The Ultimate Guide to Tire Training

There’s nothing better than getting a great strength and conditioning workout while outside on a beautiful day (or on a brisk December morning!).  The only problem with training outdoors is that you’re limited on equipment, which makes it tough to use the heavy loads needed to put on serious muscle, unless you’re at the legendary Venice Beach gym where all the equipment is already outside!

In this article, I’m will show you a fast, cheap, and easy way to build bigger, stronger legs while drastically improving your level of conditioning and burning off some serious body fat (not to mention all while getting a great suntan). Get ready for the ultimate lower-body workout using a big ole tire!

Mentors, Friends, and Big Tires

Before going any further, I’d like to thank my good friend and mentor, Coach JC Santana, for showing me the ins and outs of tire training.  If it weren’t for Coach JC putting me through my first ever tire training workout over ten years ago, I would not be able to write this article. I also would have missed out on all the amazing fun and challenging tire workouts I’ve had with friends and clients since then.

JC Santana and I in 2001 – After my first Tire Training Workout

What’s NOT in this Article

I know what you’re thinking when you see the words “big tire” and “workout” in the same sentence: tire flips and hammer slams.

Wrong! First off, using hammers is not tire training, it’s hammer training.

As far as tire flips are concerned, I don’t have any of my athletes perform tire flips, and I recommend against using tire flips as an exercise regardless of your fitness level.

Tire Flips?

I don’t use tire flips because I don’t feel the risk is worth the reward. Due to the shape of the tire, it’s very difficult to maintain the optimal spinal alignment needed to minimize possible low back injury while lifting the tire. Most folks who perform tire flips lose their lumbar curve and end up in a more kyphotic position, which is asking for a back injury!

This is poor tire flipping form and can put you on the back surgeon’s table fast!

Lifting a tire trains the same muscle and movement pattern as a deadlift. However, using a barbell to deadlift is a better exercise in my book because it’s much easier to keep good spinal alignment while still training the same movement pattern and strengthening the same muscles.  So, why not just deadlift? There’s less risk with the same (if not better) reward!

The Right Way to Train with a Big Tire

Instead of using the big tire for flips, I like to use the tire as a sled. Using the tire as a sled has a number of benefits:

It’s cheap! –  Not everyone can afford a weight sled or a prowler. The tire gives you the same training benefits without the drain on your wallet.

No storage space, No problem! – Sleds and prowlers are made of metal and need to be kept inside somewhere where they won’t rust out. You can keep a tire outside.

Note – Someone stole all of our training tires here last year, so take a lesson from our mistake. If you keep your tires outside, keep them chained together like we do now.

Tire training Is fun! – Everyone loves the feeling of hooking themselves up to a big tire and pulling that tire around. It’s an empowering feeling of you vs. the tire, and you win each time (we hope)!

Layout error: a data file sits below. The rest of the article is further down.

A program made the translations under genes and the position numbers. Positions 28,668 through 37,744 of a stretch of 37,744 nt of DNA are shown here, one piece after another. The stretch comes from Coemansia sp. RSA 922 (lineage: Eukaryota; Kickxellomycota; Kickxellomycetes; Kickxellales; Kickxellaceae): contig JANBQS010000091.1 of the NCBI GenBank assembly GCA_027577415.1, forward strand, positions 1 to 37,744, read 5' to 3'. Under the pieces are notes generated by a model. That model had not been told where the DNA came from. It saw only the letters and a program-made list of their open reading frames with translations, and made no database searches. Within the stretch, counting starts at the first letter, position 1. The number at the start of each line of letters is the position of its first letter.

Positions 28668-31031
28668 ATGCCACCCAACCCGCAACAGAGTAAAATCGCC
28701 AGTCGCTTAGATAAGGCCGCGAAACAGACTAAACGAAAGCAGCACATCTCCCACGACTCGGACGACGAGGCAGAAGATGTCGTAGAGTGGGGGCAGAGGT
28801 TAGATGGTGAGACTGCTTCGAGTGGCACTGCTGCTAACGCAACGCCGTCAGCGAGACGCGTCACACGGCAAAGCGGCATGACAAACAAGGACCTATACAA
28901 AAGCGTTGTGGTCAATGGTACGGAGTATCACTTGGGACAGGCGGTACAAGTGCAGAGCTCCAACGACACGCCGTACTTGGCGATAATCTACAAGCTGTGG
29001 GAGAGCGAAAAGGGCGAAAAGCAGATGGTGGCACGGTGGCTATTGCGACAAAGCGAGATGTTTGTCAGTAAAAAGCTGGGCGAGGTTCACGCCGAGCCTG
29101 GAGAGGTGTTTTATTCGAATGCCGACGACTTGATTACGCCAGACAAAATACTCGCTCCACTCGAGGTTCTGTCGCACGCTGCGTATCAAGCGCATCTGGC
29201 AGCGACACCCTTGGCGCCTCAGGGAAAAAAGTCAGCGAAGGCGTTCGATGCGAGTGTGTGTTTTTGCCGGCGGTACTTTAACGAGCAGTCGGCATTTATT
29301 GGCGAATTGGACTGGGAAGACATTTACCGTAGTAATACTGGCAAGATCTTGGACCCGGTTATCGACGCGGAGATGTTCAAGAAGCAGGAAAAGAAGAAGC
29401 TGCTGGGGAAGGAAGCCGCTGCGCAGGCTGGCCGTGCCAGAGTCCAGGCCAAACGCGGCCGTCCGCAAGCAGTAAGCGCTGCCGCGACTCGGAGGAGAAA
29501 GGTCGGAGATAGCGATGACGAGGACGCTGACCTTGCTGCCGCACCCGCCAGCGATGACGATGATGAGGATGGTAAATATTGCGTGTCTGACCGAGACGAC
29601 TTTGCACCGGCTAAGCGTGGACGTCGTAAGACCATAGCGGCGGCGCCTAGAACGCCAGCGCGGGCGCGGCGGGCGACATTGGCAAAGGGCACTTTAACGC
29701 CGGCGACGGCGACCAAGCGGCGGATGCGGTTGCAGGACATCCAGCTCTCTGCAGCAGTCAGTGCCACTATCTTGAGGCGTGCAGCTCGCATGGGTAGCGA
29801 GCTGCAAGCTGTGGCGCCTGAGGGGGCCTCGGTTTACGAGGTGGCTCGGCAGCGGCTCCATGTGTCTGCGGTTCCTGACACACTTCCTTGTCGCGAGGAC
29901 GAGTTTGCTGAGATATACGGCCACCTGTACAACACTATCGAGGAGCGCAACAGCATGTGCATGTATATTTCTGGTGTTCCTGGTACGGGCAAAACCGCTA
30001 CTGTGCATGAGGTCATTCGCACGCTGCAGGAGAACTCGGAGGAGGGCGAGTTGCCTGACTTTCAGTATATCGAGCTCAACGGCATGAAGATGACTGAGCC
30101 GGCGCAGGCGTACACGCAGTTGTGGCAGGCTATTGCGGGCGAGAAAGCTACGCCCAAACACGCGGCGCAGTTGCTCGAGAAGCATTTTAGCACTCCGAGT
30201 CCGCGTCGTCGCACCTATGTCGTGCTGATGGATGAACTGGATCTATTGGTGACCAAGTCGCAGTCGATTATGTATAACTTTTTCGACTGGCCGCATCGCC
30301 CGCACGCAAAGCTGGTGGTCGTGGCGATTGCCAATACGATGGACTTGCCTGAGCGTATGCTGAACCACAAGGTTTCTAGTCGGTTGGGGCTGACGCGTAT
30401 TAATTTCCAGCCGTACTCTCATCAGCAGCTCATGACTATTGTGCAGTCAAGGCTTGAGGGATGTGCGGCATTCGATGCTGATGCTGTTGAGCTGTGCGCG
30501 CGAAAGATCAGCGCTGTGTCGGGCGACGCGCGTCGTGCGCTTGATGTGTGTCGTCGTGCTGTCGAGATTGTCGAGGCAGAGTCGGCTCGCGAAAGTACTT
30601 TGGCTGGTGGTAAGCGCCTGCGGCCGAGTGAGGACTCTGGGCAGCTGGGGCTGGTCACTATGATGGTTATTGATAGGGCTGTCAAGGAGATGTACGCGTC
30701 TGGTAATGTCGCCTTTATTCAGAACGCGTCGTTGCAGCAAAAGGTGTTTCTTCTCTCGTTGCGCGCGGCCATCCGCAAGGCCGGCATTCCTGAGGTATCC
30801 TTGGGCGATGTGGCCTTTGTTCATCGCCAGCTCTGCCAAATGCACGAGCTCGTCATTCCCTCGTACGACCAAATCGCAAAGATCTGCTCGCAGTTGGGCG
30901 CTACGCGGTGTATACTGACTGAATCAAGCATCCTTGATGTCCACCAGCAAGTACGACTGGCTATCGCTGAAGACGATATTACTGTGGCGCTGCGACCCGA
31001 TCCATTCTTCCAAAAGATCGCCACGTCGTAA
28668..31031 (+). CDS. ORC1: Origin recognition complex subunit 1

It looks bad-ass – What looks tougher to onlookers than watching someone pull around a tire that is double their size? We all love to train hard and look hard doing it…the tire does just that!

The weight load is easily adjustable – You may not think it’s possible to make a tire feel lighter or heavier without cutting it apart. It IS very possible, and I’m going to show you how at the end of this article.

Tire Training Works for EVERYONE!

No matter who you are, what your fitness level is like, or what your training goals are, the tire sled can get you results!

For bodybuilding – The tire sled is fantastic as a finisher to a traditional bodybuilding-style leg workout. There’s nothing you can do in the gym that trains the legs in the same manner as the tire. Therefore, the tire is a great way to shock your body and stimulate some new muscle growth by doing a new activity!

For sports performance – Just look at the driving angle used by a football lineman, the body angle required for optimal acceleration by a sprinter, or the angle of a MMA fighter’s body while shooting in for a wrestling takedown. These positions are all analogous to the angle of the body while pulling the tire sled, which leaves no doubt about the sports carryover of training with the tire sled.

For exercise enthusiasts – The tire sled is a great way to add some variety to your training. It will also help you add a new, fun, and challenging element to your boring, one-dimensional gym workout.

For knee and back injuries – Almost all of my athletes who suffer from aching, painful knees and/or backs can still go hard with the tire sled while pulling some heavy loads. The tire sled is a great knee- and low back-friendly strength training tool. Read my “Big Legs with Bad Knees” article for more on how to train around knee issues.

Getting a Tire!

You can usually get a big tire for free at any local tire recycling center. Here’s a picture from our last tire pick-up trip. They’ve got plenty to choose from, in all shapes and sizes!